Psoriatic skin is characterized by dense infiltrates of T cells and cells of the innate immune system, including neutrophils, dendritic cells, macrophages, and NKT cells. Psoriasis is a long-lasting autoimmune disease characterized by patches of abnormal skin. These skin patches are typically red, itchy, and scaly. The underlying mechanism involves the immune system reacting to skin cells. Skin characteristics typical for psoriasis are scaly, erythematous plaques, papules, or patches of skin that may be painful and itch. 8 Psoriasis is classified as a papulosquamous disorder and is most commonly subdivided into different categories based on histological characteristics. Psoriasis is a complex autoimmune inflammatory disease that occurs in genetically susceptible individuals and presents with the development of inflammatory plaques on the skin ().
Increased cellular activity in the epidermis due to the rapid proliferation of the epidermal cells. The abnormal features in the pathogenesis of psoriasis include irregular epidermal proliferation and increased mitotic figures in keratinocytes, superficial vascular dilatation and proliferation. Histopathology of pustular psoriasis: there is characteristic spongiform pustules in the upper epidermis lined with swollen epidermal cells and contain polymorph nuclear leukocytes. Pathogenic role for skin macrophages in a mouse model of keratinocyte-induced psoriasis-like skin inflammation. Alterations in HS content are characteristic for several inflammation disorders 11,12, including psoriasis 13,14.
Psoriasis is a common relapsing and remitting immune-mediated inflammatory disease that affects the skin and joints. Psoriatic arthritis is a chronic inflammatory arthritis that develops in at least 5 of patients with psoriasis. Psoriatic arthritis is most commonly a seronegative oligoarthritis found in patients with psoriasis, with less common, but characteristic, differentiating features of distal joint involvement and arthritis mutilans. The inflammatory nature of the skin and joint lesions in psoriatic arthritis is demonstrated by synovial-lining cell hyperplasia and mononuclear infiltration, resembling the histopathologic changes of RA. Psoriasis is a chronic inflammatory skin disorder that is characterized by thickened, scaly plaques, and is estimated to affect 1 3 of the Caucasian population.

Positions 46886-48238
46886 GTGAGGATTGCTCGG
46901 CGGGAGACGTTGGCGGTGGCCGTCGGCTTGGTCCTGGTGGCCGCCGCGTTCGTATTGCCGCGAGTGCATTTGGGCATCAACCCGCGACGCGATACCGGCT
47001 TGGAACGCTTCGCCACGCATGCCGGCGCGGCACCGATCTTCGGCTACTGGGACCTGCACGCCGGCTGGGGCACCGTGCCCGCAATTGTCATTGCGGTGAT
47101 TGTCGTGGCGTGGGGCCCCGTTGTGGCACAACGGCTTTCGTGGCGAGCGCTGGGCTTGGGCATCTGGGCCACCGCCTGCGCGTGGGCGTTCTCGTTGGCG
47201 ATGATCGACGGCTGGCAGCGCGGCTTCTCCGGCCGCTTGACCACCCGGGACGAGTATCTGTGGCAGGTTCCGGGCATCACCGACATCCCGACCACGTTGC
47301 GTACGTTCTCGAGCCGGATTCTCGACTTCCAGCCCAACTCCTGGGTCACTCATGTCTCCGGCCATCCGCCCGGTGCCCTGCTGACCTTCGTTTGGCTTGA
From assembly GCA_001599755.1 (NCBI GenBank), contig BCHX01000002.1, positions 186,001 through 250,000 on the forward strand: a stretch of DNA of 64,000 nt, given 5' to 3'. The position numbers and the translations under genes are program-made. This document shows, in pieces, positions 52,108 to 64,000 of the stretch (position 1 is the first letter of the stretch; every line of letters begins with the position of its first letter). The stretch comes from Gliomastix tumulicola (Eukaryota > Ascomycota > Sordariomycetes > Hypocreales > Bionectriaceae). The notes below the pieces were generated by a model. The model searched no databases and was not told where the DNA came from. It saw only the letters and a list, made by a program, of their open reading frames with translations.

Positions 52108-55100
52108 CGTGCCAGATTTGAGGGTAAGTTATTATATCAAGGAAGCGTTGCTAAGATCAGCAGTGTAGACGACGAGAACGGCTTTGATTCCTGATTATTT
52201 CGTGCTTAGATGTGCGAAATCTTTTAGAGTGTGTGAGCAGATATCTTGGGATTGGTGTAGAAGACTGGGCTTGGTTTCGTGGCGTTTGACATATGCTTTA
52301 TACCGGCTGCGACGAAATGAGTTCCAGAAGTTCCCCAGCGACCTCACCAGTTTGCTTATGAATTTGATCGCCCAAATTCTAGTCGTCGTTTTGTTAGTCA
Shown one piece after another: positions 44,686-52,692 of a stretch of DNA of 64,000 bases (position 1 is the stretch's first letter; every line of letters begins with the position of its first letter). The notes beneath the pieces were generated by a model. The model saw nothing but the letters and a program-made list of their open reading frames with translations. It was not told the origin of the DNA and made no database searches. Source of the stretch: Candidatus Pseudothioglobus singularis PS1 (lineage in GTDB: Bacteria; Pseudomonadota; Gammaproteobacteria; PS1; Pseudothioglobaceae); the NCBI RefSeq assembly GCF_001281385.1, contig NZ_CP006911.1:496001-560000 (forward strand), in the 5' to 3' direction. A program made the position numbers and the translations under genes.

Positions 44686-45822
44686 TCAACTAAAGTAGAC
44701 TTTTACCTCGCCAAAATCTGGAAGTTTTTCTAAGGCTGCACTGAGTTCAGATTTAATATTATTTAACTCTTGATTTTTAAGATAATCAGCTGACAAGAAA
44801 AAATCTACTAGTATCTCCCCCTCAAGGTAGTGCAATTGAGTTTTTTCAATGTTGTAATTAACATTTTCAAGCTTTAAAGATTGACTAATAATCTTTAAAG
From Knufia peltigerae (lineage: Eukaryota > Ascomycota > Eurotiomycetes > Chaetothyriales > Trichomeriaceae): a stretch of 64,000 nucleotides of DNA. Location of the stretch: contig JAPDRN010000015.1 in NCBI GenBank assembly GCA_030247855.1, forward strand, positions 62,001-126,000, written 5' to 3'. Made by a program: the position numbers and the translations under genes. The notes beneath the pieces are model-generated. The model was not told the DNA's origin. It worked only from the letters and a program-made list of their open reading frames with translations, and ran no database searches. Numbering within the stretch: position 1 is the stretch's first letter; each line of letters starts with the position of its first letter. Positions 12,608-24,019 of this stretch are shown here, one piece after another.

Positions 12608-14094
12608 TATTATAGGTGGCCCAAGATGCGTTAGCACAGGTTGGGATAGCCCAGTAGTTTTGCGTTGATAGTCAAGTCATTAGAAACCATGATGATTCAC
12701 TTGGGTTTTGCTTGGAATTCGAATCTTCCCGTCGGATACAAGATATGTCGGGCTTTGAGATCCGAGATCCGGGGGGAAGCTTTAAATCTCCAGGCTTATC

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Histopathology. The histologic features commonly present in psoriasis include acanthosis (uniform elongation of the rete ridges), parakeratosis and orthokeratosis, loss of the granular cell layer and the formation of spongiform pustules and parakeratotic microabscesses. Psoriatic arthritis synovial histopathology: commentary on the article by Kruithof and colleagues. At places, we have tried to demonstrate the similarity between histopathological features and the physical world around us. Dowling Degos disease (DDD) is an autosomal-dominant disorder characterized by spotted and reticulate pigmentation of the flexures. PsA has several unique characteristics different from rheumatoid arthritis (RA), such as enthesopathy, dactylitis, and abnormal bone remodeling. Subcutaneous injections of IL-23 in mice induced psoriasis-like changes of erythema and induration as well as histological features such as acanthosis and parakeratosis 26, 27, and this IL-23-induced psoriasis-like inflammation requires CCR-6 28. MMP-1 and MMP-3 are found in the sublining layer cell populations as well as in some lining layer cells, which may be responsible for the severity of the joint symptoms of PsA. The cellular infiltrate is predominantly in a perivascular distribution, although cells may migrate to the lining layer of the joint or the epidermis. The molecular and cellular mechanisms responsible for the reciprocal process of pathological new bone formation in PsA need to be more carefully examined. Clonal characteristics of T cell infiltrates in skin and synovium of patients with psoriatic arthritis.